The Duke and Duchess of Cambridge met children who are coming to terms with the loss of a loved one as they visited the headquarters of Child Bereavement UK.
William and Kate chatted to the youngsters who, with the help of the charity, are learning to rebuild their lives following the death of a parent or sibling.
Staff and supporters of the organisation were given a boost by the visit on Tuesday of the Duke, royal patron of Child Bereavement UK, and his wife who is five months pregnant.
Kate wore a coat by Goat, a luxury cashmere designer fashion label, and a dress from high street store Top Shop.
The royal couple went on a brief walkabout when they arrived meeting some of the well wishers who lined the entrance of the charity's offices in Saunderton.
Kate was given a present by little seven-year-old Adam White, who handed over a toy rabbit for the royal baby and a chocolate bar for the Duke, and as she took them the Duchess said: "I'll make sure William gets it."
Amongst the charity's supporters was baking queen Mary Berry, who has raised money for the charity on BBC2's Celebrity Cash in the Attic after her 19-year-old son William died in a crash in 1989.
The Duke joked with the TV cook how his wife loves her books and his stomach loves her recipes, when they met during a visit to a bereavement charity.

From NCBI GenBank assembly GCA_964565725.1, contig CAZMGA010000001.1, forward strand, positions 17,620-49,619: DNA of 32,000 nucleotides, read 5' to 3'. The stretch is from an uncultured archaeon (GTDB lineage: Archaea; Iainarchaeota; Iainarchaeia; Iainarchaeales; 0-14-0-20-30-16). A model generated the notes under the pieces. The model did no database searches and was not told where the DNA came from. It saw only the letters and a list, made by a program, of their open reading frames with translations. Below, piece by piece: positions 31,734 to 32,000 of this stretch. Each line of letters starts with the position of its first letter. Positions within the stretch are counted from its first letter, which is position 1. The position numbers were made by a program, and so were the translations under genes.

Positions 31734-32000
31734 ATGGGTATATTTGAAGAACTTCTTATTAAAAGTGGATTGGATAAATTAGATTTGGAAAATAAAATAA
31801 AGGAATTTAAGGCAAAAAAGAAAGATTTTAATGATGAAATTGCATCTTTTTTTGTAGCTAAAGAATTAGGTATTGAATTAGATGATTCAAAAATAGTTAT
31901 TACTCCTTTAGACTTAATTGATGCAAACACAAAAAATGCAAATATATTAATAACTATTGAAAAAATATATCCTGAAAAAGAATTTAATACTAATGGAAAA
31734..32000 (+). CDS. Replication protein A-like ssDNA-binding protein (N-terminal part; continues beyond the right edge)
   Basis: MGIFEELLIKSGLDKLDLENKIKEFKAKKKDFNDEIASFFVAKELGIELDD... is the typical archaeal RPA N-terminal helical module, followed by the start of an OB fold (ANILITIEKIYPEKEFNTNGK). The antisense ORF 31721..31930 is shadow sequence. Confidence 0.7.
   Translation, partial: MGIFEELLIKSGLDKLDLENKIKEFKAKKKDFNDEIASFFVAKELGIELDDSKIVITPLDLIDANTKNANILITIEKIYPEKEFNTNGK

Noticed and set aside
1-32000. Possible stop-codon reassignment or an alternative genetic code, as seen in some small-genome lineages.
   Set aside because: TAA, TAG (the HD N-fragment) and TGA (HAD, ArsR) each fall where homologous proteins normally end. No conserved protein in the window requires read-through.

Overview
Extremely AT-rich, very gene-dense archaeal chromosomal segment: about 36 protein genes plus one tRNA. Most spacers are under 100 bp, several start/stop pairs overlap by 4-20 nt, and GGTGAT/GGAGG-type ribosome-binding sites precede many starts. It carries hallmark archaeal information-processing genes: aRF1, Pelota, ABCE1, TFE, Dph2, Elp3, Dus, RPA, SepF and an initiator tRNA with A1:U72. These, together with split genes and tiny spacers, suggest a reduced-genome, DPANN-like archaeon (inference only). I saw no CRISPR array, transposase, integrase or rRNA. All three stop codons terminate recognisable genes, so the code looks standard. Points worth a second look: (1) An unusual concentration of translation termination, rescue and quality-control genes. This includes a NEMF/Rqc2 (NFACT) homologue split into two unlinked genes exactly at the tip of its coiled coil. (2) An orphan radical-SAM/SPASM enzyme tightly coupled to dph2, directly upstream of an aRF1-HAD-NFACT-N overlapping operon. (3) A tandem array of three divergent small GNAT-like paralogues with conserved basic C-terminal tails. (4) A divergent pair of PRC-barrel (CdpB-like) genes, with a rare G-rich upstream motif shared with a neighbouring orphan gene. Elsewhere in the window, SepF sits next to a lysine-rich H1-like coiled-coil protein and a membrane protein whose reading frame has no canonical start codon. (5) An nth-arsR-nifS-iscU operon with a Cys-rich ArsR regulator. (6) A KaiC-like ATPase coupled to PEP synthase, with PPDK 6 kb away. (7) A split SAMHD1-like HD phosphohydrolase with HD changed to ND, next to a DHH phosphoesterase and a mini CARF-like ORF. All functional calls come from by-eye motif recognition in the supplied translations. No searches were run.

William and Kate went on separate tours of the charity's Buckinghamshire offices when they first arrived, visiting the departments handling training, bereavement services and fundraising.
Berry was with the charity's marketing and fundraising team and the Duchess, who wore a black short-sleeved shift dress with a cream collar from Top Shop, told the cookery writer: "I'm a big fan of your cook books and your cakes."
A few minutes after the Duchess had left, William appeared in the doorway and he told the TV chef: "My wife is a big fan of yours, and my tummy's a big fan."
The Duke carried on joking with Berry, saying: "I think I need some lessons. You've been very busy racing around the country feeding the population," before telling her he loved "chocolate brownies".
William said her show allowed families to turn off the TV and do something together, but Berry made the room roar with laughter when she replied: "As long as you turn it on for the baking."
Ann Chalmers, the charity's chief executive, said: "The Duke takes a keen interest in our work supporting bereaved families and training the many professionals working at the front line of bereavement support."
She added: "It has been a privilege to have the Duke of Cambridge lend his support to our work; his involvement has made a huge, positive difference to Child Bereavement UK."
Losing his mother Diana, Princess of Wales at the age of 15 has given the Duke an acute understanding of childhood bereavement.
Diana died in 1997, following a Paris car crash, and the teenage William was comforted by his family but also had to endure his grief in the public gaze.
The Royal has described how following her death the word "mummy" became hollow for him.
When William attended the launch of the organisation's Mother's Day campaign in 2009, the year he became the charity's royal patron, he said: "Never being able to say the word 'mummy' again in your life sounds like a small thing.
"However, for many, including me, it's now really just a word - hollow and evoking only memories."